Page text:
Alex Posch ’14: My first taste of medicine

Posch with mom and dad

When Alex Posch ’14 transferred to Gettysburg from a biomedical engineering program as a sophomore, he knew he wanted to pursue a different path in the realm of science, but wasn’t sure what area, exactly. As a high schooler from Massachusetts, Posch remembered attending a summer camp where a Gettysburg assistant baseball coach approached him about playing for the team.

This experience would be one of several moments that later led him to Gettysburg as a transfer student and, although he didn’t know it at the time, to a record-setting College baseball career, an interest in research for the military, and a career in medicine. Today, Posch is a medical student at Nova Southeastern University – College of Osteopathic Medicine.

The tour

Before transferring to Gettysburg, Posch visited campus for a tour, which is when he met Health Science Prof. Josef Brandauer.

“It was summertime and no one was there for classes. He could have just stayed in his office,” recalled Posch. “That really impressed me. He spent 15 minutes talking about the [health sciences] program and I kept in touch with him all summer.”

Posch realized he was excited about the prospect of taking classes on the human body and physiology. He eventually decided to major in health sciences and minor in biology and chemistry. Brandauer was his first connection to the department, and his go-to person the summer he started the process of transferring to Gettysburg.

“What I liked most about the health sciences is I could see its application later in life,” said Posch. “And I’m really doing that in medical school. Your understanding and application of the material has real life consequences and is put to use in what I think is a very important aspect of life—taking care of other people.”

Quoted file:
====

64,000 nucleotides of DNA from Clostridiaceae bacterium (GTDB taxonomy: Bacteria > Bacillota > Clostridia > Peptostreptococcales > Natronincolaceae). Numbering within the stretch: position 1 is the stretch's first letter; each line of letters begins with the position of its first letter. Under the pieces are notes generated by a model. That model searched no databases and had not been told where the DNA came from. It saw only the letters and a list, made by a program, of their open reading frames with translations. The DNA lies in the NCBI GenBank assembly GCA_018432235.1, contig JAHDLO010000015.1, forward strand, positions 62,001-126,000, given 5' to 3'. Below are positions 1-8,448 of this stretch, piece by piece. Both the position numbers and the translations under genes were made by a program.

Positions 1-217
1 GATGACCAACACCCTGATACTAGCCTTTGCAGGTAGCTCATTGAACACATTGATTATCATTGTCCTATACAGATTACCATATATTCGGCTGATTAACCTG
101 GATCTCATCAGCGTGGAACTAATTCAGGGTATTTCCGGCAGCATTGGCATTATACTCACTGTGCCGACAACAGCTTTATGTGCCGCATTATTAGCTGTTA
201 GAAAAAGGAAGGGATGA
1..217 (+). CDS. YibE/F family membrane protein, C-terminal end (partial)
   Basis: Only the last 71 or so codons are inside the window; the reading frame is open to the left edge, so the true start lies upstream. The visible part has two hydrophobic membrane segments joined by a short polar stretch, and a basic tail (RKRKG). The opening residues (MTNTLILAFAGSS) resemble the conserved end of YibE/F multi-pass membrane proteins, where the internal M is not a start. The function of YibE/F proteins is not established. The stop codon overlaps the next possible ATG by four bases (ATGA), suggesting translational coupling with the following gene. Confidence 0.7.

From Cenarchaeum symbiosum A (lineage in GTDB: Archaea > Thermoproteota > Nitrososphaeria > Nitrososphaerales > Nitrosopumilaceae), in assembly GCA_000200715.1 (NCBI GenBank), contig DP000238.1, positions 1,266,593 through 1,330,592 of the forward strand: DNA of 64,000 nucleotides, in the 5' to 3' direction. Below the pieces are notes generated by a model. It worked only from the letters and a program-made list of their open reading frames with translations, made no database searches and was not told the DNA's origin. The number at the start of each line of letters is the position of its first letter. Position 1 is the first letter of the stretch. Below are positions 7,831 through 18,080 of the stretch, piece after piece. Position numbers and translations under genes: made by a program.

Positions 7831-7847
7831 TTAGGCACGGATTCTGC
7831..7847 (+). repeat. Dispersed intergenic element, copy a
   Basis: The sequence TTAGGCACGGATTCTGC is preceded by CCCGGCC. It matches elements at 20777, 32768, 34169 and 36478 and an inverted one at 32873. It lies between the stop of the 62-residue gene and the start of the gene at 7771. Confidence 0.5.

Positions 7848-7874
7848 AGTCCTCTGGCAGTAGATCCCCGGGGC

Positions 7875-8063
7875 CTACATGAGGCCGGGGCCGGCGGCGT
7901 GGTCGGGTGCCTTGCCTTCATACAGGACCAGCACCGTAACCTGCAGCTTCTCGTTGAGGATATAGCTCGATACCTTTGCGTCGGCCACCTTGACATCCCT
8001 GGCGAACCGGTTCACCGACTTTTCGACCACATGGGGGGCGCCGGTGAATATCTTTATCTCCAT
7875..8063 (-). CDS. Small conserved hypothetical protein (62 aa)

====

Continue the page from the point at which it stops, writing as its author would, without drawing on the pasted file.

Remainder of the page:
Playing baseball

On his tour, Posch also met baseball coach John Campo, who told Posch that everyone received an equal opportunity to showcase their skills in tryouts. When he met Coach Campo again, it was as a student at Gettysburg.

“He remembered me from my visit, which I respected,” said Posch. “He said ‘I’ll give you a fair shot during fall tryouts’ and he stuck to his word. Coach was always straight forward with us. He was honest. He told me if you play well in the fall season, you’re going to make the team.”

“I have been fortunate to coach many wonderful young men over the years who possess the whole package, and Al ranks right up there with the ‘best of the best’. Not only was he a great player earning All Conference and All Region honors, but he was also an outstanding leader as a two-year team captain, an exceptional student, and a model campus citizen.

"He was a major factor in the success of our record setting 2013 and 2014 teams, and epitomized the term ‘Gettysburg Great’ during his time here as a student-athlete.”

-Baseball Coach John Campo

Posch—“Al,” as his teammates called him—would play as a starting right fielder for three years through senior year, gathering an impressive number of accolades, including:

  • Holding the school and Centennial Conference record for longest hitting streak at 37 games, which spanned the 2013 and 2014 seasons.
  • Two-time All-Centennial Conference selection (named first team when Posch was a senior in 2014).
  • Two-time All-Region selection by both the American Baseball Coaches Association (ABCA) and Named ABCA First Team All-Region in 2013.
  • In 2013, breaking school records for hits (72) and doubles (24) in a season.
  • Despite playing just three seasons at Gettysburg, finishing second in school history in career hits (195), runs (115), and doubles (41) and with a .375 career batting average.
  • Helping the team record its two-highest win totals in school history, finishing 30-13 in 2013 and 33-8 in 2014.